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If I have some text that I want to print out on a page, but only want to print say the first 100 words before eclipsing it... what's the easiest way to do this?

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1  
I'm pretty sure that "eclipsing" is not the word you want. It does mean "obscure", but only in the astronomical sense. "Ellipsis", which you don't seem to like, is the name for the three-dot think: "..." – Mike Woodhouse Apr 15 '09 at 13:02
    
Ellipsis really is the word you are looking for – iandotkelly Jan 4 '14 at 15:27
up vote 5 down vote accepted

How's this for a start:

def first_words(s, n)
  a = s.split(/\s/) # or /[ ]+/ to only split on spaces
  a[0...n].join(' ') + (a.size > n ? '...' : '')
end

s = "The quick brown fox jumps over the lazy dog. " * 20

puts "#{s.size}, #{s.split(/\s/).size}" 
#-> 900, 180

puts first_words(s, 10)
#-> The quick brown fox jumps over the lazy dog. The...

puts first_words("a b c d", 10)
#-> a b c d
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This seems to remove my new lines. How do I keep them? – alamodey Apr 14 '09 at 13:25
    
Ah. \s matches "whitespace", which includes newlines. Try changing the /\s/ to / / (one space) or possibly /[ ]+/ (which matches one or more spaces) if there may be more than one space together. – Mike Woodhouse Apr 14 '09 at 13:43

You have a couple of options, one way is that you could say that a word is n characters and then take a substring of that length, append the ellipsis to the end and display it. Or you could run though the string and count the number of spaces, if you assume that there is only one space between each of the words, then the 100th space will be after then 100th word, append the ellipsis and you are done.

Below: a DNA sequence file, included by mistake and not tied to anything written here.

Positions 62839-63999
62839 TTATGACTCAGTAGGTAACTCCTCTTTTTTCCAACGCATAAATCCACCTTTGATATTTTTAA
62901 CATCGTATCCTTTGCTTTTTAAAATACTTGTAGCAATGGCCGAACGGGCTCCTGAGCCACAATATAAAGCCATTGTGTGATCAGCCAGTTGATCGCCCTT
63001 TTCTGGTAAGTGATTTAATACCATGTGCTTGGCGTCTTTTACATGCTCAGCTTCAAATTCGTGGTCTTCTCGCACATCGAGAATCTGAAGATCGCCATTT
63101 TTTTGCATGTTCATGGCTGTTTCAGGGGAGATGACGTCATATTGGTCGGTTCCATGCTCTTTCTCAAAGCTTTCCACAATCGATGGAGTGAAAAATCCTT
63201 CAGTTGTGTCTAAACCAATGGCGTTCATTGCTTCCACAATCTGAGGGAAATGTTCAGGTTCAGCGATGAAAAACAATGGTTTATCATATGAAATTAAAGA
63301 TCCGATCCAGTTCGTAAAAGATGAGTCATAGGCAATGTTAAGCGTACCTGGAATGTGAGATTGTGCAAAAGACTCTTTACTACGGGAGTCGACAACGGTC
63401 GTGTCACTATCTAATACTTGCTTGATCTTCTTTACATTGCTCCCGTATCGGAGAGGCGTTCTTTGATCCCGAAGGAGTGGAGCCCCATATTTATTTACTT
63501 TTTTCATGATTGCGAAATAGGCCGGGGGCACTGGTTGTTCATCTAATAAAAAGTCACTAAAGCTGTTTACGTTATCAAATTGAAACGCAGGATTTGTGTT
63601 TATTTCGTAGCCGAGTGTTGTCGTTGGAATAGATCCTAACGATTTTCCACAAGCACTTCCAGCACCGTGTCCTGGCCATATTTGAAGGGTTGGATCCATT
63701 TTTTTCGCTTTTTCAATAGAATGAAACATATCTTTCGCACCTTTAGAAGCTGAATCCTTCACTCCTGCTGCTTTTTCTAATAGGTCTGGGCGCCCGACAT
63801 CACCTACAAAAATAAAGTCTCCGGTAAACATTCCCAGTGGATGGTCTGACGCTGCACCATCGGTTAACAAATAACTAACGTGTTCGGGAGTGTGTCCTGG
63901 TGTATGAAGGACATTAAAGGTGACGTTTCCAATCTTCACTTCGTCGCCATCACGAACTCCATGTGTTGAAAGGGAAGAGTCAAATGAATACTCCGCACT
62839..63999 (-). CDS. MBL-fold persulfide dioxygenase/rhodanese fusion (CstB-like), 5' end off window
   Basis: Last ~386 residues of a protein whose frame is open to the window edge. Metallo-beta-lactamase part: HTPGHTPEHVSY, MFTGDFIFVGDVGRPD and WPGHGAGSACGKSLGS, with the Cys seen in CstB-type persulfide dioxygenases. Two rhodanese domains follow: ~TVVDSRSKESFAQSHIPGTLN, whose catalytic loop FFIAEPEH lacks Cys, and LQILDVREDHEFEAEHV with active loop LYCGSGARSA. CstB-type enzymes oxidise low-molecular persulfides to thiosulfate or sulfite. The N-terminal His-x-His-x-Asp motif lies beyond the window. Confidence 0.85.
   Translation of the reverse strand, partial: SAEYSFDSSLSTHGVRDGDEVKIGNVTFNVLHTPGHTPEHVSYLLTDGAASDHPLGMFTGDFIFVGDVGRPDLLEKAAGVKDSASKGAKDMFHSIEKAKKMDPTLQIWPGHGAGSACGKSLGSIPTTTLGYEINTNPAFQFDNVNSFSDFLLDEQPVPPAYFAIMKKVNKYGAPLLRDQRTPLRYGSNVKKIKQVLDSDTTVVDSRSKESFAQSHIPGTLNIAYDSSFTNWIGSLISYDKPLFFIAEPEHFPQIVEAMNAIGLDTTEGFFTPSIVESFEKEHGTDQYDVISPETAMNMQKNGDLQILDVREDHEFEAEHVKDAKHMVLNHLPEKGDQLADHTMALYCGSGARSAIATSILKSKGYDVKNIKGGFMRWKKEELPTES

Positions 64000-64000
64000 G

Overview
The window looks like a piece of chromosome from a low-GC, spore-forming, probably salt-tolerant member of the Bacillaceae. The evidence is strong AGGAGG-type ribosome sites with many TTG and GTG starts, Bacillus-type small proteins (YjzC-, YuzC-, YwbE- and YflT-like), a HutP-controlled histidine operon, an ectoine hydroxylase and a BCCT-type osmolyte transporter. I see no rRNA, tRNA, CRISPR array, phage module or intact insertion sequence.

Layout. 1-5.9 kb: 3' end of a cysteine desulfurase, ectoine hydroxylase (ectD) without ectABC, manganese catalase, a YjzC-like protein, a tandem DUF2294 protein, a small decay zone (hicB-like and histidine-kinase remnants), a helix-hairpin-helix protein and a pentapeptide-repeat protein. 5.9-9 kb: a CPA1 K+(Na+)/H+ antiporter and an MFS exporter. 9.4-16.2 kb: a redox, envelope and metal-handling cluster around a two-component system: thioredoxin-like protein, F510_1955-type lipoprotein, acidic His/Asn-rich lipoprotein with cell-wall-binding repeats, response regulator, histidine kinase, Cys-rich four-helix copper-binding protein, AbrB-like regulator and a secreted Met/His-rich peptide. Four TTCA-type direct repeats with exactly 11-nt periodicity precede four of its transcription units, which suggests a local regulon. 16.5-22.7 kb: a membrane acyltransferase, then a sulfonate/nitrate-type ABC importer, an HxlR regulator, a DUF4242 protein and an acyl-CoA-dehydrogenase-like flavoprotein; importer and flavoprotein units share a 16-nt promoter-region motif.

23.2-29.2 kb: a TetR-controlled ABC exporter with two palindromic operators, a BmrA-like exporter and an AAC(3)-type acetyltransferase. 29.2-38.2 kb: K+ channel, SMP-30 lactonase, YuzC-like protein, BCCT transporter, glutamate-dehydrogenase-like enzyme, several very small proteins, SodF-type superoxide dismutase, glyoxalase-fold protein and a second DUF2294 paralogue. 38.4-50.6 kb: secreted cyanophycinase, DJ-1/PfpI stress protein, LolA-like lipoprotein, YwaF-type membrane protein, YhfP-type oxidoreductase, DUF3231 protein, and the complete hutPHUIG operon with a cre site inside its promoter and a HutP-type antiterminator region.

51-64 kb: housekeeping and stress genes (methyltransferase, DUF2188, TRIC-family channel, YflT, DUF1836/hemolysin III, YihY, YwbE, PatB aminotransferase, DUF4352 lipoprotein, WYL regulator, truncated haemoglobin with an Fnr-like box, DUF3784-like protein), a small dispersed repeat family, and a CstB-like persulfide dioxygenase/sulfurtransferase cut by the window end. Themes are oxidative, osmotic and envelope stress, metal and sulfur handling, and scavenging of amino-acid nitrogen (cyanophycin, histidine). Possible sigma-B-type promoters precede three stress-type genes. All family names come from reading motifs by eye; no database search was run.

Which one has better performance would likely depend upon how the functions are written, most likely the substring operation is going to be faster than counting the spaces. However, the performance difference might be negligible so unless you are doing this a lot, counting spaces would likely be the most accurate way to go.

Also, just as a reference, the average length of a word in the English language is 5.1 characters.

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text.slice(0..100)
if text.size > 100 then puts "..."

http://www.ruby-doc.org/core/classes/String.html

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That would be the first 100 characters, not the first 100 words. – rjzii Apr 14 '09 at 14:46

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